Education chiefs in Inverness are investigating after a pupil believed to be just six had a knife in school.
However, a teacher was quickly informed and confiscated the blade.
Highland Council is treating the incident as an “internal matter” and police are not involved.
A spokeswoman for the authority said: “We are unable to comment due to pupil confidentiality and we do not comment on personnel matters.
“This is an internal matter for the school/education authority and is not a police matter.”
>> Keep up to date with the latest news with The P&J newsletter
But one parent, who did not wish to be identified, accused the school and council of trying to “cover up” the incident.
They added: “I am concerned if this six-year-old will turn the knife on our son/daughter.”
Over the last two months, two schools in Aberdeenshire have dealt with similar incidents – both involving young primary school pupils.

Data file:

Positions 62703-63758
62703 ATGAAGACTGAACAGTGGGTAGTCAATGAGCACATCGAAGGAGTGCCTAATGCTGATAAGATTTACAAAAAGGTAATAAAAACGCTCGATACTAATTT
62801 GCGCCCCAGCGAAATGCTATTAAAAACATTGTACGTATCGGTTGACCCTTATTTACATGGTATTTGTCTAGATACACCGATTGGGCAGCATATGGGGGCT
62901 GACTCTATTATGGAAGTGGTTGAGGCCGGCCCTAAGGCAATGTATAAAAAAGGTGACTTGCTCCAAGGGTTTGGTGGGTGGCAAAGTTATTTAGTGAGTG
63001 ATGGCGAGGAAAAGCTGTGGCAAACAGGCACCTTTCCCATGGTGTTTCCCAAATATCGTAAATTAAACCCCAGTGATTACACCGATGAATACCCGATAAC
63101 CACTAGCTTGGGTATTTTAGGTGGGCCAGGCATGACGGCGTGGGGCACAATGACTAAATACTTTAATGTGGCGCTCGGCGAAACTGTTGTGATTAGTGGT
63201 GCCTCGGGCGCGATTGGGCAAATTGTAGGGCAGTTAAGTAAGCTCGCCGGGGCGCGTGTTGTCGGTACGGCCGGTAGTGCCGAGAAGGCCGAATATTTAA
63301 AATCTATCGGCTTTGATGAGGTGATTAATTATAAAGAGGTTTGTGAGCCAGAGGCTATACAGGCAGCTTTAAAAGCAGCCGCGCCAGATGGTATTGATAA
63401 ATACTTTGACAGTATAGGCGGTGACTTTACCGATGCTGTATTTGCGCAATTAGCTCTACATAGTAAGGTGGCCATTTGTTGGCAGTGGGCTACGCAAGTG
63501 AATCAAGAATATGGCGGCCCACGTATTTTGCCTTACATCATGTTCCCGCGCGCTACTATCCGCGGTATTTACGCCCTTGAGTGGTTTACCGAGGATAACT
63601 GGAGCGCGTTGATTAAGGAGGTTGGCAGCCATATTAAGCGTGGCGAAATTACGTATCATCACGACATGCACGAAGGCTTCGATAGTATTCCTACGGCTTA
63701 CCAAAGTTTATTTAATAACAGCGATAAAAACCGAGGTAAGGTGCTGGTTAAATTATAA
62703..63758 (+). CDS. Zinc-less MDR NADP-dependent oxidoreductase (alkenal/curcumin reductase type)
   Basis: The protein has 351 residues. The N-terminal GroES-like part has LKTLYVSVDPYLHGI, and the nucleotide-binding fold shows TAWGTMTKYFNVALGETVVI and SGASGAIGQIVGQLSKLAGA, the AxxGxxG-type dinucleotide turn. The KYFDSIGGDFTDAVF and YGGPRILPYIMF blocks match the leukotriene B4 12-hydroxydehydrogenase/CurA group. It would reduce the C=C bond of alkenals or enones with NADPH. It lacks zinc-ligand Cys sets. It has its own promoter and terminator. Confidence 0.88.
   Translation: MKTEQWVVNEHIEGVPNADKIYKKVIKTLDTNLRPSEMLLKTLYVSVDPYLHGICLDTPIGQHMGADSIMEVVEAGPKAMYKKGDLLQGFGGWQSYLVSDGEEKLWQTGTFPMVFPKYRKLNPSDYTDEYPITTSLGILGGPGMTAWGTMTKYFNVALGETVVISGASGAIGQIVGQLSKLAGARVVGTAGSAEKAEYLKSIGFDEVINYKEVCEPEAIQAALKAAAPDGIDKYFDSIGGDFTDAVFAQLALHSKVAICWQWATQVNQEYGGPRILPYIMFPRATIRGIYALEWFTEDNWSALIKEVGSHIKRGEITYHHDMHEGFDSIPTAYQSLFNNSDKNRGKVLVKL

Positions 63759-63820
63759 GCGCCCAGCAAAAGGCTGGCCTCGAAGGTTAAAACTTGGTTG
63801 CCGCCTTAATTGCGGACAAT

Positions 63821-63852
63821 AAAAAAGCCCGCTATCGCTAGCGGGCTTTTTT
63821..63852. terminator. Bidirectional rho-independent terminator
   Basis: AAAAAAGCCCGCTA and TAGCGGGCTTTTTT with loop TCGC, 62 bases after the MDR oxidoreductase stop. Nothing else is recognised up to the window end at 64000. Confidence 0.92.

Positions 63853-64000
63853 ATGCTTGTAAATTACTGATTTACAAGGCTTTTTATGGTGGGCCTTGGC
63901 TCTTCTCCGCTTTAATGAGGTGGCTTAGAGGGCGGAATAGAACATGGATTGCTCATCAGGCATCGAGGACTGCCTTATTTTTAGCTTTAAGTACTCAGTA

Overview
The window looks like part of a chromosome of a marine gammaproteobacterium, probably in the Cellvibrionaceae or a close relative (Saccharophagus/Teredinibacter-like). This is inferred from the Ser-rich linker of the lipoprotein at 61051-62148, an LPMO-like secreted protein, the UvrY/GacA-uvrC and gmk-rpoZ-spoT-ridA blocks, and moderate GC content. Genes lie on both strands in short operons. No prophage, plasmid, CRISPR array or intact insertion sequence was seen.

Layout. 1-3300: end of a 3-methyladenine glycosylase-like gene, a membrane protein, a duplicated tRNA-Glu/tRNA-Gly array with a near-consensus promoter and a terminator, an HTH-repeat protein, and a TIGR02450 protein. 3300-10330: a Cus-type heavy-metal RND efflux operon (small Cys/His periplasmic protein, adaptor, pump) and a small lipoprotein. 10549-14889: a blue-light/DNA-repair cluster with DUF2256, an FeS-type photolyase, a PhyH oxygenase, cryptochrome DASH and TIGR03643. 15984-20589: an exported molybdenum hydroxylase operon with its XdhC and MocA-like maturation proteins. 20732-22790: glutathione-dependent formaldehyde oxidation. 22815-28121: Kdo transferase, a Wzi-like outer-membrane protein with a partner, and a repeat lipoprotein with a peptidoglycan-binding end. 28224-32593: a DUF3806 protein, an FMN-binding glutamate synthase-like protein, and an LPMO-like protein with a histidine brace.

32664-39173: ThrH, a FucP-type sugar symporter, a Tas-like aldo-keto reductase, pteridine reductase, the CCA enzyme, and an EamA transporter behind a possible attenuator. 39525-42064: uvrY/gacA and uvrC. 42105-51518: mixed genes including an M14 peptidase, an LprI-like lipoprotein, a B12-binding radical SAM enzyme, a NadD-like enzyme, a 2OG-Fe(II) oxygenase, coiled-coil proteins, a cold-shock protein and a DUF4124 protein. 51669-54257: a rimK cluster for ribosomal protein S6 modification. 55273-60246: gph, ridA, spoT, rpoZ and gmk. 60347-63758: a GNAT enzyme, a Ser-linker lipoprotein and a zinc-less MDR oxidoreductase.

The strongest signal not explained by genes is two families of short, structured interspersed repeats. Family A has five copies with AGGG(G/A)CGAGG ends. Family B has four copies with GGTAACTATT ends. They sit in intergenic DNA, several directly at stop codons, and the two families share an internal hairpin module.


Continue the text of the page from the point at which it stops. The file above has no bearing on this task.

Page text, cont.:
An eight-year-old from Deeside was reported to the youth justice management unit after brandishing a knife last month, while an Ellon Primary School pupil was reported for similar behaviour in September.
Figures obtained by the Press and Journal last month revealed more children in the north-east were found with blades than in any other part of the country.
There were 26 youngsters in Aberdeen, Aberdeenshire and Moray were caught with weapons ranging from knives, razor blades and scissors in 2017-18, while there was just one recorded in the Highlands.
However police insisted Grampian’s rate was so high due to the system they have in place with local authorities and schools to crack down on knife crime since the death of Aberdeen schoolboy Bailey Gwynne.
He was stabbed to death by another pupil in the school corridor during a row in October 2015.
Since then councils across Scotland have committed to educating pupils about the dangers and consequences of weapons.
Last night, Inverness Loch Ness-side councillor Ron McWilliam said: “Knife incidents in our schools are incredibly infrequent and both school staff and police are well trained in dealing with them.
“Pupils generally understand the seriousness of carrying knives and I am confident that in the event a child makes such a mistake that teachers will respond appropriately. Every situation is different and I know of no incident recently where any menace was intended or caused.”